My friends and collaborators in
this venture include Lou Kaufmann, Douglas Hofstadter, Tarik Peterson, Stan
Tenen, Rudy Rucker, Jim Fournier, and Dick Shoup; without their vital imput,
this book would have been impossible.

Love and thanks go to my parents,
Earl and Marjorie Hellerstein, of blessed memory, without whom

*I*would have been impossible.
Special thanks go to my dear wife
Sherri, without whom I would not have written this.

Finally, due credit (and blame!)
goes to myself, for boldly going where game theorists fear to tread.

**Part 1:**

**Dilemma Defined**

**Dilemma Games**

It is proverbial that you cannot
compare apples and oranges. The proverb is nonsense, of course; you

*can*compare apples and oranges, but different people will compare them differently.
Consider the case of Alice and
Bob. Alice likes oranges more than apples; she’d pay $1 for an apple and $2 for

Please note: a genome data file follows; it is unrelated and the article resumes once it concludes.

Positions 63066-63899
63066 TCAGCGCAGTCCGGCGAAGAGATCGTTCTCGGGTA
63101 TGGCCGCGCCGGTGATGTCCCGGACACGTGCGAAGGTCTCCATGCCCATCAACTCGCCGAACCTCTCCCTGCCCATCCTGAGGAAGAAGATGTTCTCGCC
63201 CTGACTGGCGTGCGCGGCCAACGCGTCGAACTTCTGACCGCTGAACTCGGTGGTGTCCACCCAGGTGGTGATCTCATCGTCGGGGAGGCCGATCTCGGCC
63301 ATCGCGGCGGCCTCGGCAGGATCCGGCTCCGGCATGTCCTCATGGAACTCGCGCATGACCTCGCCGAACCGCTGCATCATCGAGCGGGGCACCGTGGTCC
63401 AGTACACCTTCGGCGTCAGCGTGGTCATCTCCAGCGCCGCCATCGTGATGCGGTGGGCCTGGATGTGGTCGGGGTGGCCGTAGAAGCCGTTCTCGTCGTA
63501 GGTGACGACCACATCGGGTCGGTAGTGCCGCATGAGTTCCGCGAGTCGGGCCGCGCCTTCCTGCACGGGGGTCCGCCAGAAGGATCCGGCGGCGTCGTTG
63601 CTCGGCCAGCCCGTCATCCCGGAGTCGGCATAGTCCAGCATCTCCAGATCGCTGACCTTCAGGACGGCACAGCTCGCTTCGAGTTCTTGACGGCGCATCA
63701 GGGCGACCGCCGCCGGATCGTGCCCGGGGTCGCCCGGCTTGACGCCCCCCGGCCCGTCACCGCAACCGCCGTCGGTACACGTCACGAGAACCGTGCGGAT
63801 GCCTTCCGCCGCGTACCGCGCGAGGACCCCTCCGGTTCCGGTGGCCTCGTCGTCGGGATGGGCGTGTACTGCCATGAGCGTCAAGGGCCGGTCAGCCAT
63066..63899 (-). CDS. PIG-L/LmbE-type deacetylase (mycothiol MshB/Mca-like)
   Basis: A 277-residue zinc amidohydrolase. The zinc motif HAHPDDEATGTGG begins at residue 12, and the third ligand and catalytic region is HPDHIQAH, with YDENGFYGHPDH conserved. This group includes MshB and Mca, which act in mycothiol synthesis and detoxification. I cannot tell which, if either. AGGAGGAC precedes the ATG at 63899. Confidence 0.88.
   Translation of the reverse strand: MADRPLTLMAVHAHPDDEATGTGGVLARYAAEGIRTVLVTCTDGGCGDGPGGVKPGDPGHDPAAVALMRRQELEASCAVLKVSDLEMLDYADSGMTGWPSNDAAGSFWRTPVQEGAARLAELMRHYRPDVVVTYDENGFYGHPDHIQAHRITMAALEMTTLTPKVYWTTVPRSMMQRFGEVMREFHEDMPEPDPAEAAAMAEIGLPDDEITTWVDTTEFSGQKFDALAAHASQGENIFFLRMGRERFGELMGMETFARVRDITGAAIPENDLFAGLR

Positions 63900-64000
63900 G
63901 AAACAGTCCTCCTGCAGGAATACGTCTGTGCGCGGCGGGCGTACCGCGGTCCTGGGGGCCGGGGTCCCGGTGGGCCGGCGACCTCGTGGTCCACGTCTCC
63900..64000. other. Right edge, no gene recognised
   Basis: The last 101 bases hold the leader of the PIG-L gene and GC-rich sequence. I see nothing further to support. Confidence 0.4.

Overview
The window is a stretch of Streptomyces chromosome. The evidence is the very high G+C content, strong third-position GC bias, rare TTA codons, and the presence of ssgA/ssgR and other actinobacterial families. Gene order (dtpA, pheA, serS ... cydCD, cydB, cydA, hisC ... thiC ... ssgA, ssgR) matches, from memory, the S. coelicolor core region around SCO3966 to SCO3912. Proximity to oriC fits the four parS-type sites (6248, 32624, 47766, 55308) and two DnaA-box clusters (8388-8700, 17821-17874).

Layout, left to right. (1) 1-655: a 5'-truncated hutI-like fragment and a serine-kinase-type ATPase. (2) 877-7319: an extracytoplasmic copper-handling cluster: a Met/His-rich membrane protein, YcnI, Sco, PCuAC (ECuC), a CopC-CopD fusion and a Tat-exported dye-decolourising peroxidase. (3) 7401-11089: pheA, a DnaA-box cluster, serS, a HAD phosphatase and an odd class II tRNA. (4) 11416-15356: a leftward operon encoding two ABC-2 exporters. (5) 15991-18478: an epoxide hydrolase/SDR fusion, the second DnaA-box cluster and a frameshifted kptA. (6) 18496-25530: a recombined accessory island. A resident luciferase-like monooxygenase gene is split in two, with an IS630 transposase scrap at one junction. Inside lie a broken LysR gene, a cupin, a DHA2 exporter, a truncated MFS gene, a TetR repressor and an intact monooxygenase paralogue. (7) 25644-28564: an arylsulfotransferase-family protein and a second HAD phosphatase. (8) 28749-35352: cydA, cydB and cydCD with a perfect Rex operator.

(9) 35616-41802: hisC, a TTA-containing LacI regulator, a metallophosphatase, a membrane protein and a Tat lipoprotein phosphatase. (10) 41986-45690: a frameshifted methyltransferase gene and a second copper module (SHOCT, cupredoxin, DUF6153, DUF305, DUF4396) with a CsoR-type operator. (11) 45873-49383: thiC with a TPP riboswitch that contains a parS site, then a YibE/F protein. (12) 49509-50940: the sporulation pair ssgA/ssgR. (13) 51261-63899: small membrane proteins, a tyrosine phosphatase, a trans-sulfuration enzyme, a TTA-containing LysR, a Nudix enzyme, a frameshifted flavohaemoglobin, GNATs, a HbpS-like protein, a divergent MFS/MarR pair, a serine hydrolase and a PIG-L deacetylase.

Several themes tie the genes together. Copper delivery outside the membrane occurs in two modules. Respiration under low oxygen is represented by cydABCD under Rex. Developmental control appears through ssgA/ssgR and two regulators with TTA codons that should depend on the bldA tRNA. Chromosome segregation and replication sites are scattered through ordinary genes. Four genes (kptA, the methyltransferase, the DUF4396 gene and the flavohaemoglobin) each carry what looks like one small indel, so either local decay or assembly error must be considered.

an orange, but all she has is an apple. Bob is just the other way around; he’d
pay $1 for an orange and $2 for an apple, but all he has is an orange.

Clearly it would be worth both
their while to exchange. Alice and Bob arrange the exchange thus: they put
paper bags at opposite ends of a park bench, then walk past each other, pick up
the bags, and go.

As you can see, Alice has had
some sharp dealings with Bob in the past; so naturally she wonders. What if Bob
leaves an empty bag? Then he’d have an apple (worth $2 to him) and an orange
(worth $1 to him), for a total of $3 to him; while Alice would get nothing.

Conversely, if Alice tricks Bob
by leaving an empty bag, then she’d get $3 worth, and Bob would get $0. If